Anyway – on the topic in hand – in September this year journalist Noel Towell, on behalf of the Canberra Times, applied for the narrowing of a suppression order (made previously by Chief Magistrate Cahill) in a case involving an alleged physical assault against a teenage girl by her adoptive father. The decision on the Times’s application is on the public record, here.

The teenage girl is described by the presiding magistrate as “emotionally vulnerable and somewhat fragile”. The evidence described in the magistrate’s decision is, I think, compelling about that. The Canberra Times wanted to be able to identify “the fact that the father had been charged and consider the effect this has had upon the organisation where he works”. The magistrate refused to amend the suppression order because he was gravely concerned about the girl’s welfare should her father’s identity and in turn her own be publicly revealed.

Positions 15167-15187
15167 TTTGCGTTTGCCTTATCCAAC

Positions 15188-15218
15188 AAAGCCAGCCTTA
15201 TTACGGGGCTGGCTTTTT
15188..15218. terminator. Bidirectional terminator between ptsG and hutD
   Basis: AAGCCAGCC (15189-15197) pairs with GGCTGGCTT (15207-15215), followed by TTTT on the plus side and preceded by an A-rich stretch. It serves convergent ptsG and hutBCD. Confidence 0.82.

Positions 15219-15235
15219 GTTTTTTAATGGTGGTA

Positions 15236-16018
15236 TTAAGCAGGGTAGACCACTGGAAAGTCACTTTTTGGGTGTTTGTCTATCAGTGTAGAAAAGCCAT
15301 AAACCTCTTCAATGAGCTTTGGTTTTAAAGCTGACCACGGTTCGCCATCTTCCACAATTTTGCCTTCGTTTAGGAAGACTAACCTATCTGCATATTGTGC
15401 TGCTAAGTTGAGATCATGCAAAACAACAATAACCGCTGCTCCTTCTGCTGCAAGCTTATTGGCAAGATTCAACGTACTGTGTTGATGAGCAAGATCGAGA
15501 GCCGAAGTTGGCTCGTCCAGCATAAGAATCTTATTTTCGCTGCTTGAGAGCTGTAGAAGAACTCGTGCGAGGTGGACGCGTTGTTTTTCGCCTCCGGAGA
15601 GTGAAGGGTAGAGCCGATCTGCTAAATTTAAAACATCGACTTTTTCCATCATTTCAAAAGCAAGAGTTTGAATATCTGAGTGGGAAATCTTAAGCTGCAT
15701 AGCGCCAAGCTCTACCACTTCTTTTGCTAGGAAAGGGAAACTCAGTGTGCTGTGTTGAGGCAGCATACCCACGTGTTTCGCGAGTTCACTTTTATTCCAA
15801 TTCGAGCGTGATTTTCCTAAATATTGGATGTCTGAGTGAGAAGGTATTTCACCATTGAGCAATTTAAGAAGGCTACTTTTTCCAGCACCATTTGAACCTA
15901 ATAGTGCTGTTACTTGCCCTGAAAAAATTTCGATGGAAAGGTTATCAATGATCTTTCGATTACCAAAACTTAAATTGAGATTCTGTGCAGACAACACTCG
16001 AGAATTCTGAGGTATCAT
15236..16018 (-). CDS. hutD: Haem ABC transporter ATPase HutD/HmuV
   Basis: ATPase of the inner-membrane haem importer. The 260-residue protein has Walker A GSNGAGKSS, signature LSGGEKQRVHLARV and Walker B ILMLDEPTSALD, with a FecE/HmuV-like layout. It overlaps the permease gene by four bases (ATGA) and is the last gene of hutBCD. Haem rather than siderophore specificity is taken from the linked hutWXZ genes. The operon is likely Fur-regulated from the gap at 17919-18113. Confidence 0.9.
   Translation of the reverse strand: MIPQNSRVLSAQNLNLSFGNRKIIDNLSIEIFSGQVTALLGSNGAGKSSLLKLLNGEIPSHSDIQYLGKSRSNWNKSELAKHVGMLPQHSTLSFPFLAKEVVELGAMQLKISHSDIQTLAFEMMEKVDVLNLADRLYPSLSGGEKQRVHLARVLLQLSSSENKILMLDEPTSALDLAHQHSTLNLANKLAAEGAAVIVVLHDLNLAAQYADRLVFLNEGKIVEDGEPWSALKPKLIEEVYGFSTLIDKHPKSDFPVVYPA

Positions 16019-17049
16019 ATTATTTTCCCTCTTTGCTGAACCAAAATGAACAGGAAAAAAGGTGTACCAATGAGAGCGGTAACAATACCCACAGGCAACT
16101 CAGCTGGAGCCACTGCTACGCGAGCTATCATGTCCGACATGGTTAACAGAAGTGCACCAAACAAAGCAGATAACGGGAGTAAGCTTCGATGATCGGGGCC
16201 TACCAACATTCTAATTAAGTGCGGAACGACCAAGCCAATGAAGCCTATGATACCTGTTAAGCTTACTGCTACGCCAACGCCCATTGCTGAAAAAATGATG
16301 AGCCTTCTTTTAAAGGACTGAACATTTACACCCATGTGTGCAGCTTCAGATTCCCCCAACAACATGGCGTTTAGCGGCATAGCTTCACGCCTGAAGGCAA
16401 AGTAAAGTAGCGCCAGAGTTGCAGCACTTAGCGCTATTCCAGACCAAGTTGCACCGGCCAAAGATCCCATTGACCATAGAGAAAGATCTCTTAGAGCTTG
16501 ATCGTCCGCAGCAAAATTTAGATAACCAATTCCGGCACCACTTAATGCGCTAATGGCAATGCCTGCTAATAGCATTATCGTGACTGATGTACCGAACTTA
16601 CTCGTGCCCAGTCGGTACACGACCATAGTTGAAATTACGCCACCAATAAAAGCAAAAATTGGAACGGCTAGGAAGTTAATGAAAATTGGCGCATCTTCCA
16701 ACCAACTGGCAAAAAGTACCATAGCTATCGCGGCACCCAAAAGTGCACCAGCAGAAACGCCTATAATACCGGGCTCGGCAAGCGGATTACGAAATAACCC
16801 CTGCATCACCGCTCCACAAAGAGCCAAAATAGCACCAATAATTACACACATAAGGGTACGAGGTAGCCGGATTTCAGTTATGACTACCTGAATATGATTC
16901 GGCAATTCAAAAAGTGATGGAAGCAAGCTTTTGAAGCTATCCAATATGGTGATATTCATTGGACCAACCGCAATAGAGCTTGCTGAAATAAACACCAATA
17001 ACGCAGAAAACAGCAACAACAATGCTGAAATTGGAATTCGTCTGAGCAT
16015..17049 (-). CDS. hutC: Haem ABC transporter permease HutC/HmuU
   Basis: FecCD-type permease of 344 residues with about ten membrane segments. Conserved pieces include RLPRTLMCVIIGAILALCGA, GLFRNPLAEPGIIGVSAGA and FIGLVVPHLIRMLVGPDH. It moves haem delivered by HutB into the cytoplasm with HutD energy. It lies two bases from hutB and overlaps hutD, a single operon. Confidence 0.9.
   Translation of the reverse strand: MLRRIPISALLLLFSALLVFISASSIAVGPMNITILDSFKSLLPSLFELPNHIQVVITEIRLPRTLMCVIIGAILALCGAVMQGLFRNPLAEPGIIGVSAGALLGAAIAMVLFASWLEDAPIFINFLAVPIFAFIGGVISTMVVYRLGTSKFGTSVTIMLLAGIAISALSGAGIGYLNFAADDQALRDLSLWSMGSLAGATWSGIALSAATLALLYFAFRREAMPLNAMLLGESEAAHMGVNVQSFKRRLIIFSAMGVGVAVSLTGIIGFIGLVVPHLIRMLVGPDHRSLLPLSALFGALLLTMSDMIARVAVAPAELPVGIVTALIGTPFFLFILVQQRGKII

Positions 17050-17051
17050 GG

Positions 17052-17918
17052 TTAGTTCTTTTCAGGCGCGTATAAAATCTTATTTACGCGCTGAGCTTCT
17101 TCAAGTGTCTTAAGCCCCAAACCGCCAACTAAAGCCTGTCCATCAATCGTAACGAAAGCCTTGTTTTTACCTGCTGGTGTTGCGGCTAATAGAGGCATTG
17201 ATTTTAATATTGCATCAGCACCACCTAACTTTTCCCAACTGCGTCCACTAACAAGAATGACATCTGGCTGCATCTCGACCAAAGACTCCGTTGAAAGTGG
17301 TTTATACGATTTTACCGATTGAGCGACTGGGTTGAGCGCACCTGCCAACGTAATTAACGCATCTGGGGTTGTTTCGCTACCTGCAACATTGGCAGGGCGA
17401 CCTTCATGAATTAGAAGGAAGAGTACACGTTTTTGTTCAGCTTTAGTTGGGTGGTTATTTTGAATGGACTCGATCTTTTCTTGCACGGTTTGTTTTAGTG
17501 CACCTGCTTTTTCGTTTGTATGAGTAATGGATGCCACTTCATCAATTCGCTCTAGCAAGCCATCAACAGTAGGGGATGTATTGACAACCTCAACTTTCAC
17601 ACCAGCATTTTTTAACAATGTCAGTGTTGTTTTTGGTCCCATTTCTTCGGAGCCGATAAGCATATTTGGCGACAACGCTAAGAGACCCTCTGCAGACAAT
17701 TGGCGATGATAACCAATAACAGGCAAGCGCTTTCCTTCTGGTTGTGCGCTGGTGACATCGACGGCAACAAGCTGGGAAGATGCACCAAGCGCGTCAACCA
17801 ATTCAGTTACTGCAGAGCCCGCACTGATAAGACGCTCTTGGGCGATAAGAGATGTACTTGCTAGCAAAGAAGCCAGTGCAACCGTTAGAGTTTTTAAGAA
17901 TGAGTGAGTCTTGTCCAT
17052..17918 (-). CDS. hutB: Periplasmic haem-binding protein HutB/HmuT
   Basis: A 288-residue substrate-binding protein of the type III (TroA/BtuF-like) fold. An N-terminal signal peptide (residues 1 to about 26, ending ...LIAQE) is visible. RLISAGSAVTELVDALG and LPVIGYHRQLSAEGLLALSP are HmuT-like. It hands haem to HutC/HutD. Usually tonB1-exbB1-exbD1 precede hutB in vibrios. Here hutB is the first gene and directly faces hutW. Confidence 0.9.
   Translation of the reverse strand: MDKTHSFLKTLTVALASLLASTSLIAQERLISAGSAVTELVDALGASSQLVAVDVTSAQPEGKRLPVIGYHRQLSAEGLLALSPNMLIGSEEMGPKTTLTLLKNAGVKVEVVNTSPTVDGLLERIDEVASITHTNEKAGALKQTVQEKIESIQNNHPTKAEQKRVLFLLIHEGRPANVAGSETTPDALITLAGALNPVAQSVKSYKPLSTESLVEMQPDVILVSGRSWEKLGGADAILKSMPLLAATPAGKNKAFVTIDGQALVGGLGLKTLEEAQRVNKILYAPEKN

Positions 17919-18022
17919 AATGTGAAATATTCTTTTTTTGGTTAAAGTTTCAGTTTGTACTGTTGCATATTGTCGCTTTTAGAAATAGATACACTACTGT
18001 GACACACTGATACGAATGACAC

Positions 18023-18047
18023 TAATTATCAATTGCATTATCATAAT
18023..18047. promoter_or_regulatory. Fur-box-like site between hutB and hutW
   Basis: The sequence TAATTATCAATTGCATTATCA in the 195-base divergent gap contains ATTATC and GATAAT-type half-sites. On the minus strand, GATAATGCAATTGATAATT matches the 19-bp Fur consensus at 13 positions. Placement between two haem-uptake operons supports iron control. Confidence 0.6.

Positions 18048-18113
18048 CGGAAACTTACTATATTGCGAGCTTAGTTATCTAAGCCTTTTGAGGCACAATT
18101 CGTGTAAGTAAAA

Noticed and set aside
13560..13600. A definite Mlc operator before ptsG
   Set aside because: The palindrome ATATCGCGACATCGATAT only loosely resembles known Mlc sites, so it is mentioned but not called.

Now, Canberra may be a big enough small town to have several separate court cases on the simmer concerning the Chief Magistrate, a so-called prominent public figure and a vulnerable child. But, the involvement of The Canberra Times seems a rather close coincidence to me – what with recent police inquiries at the newspaper’s offices.

I have not read Jack Waterford’s column. But how do his facts compare?

In another coincidence, the magistrate who made the decision on The Canberra Times’s application seems to be one of the complainants against what Chief Magistrate Cahill emailed to the visiting Victorian magistrate.

TAD 7:58 pm 15 Nov 09

It’s all BS

Tattler40 7:34 pm 15 Nov 09

I suspect JB that you also know less than half the full story.

Very rare that I would agree with Waterford but on this occasion he has written a very balanced piece presenting the facts that can be reported in a very reasonable way. Suppression Orders are relatively infrequently issued and always after careful consideration of all the relevant issues by the judicial officer making the order. Just because the media and the gossips amongst us want someone named does not mean they should be.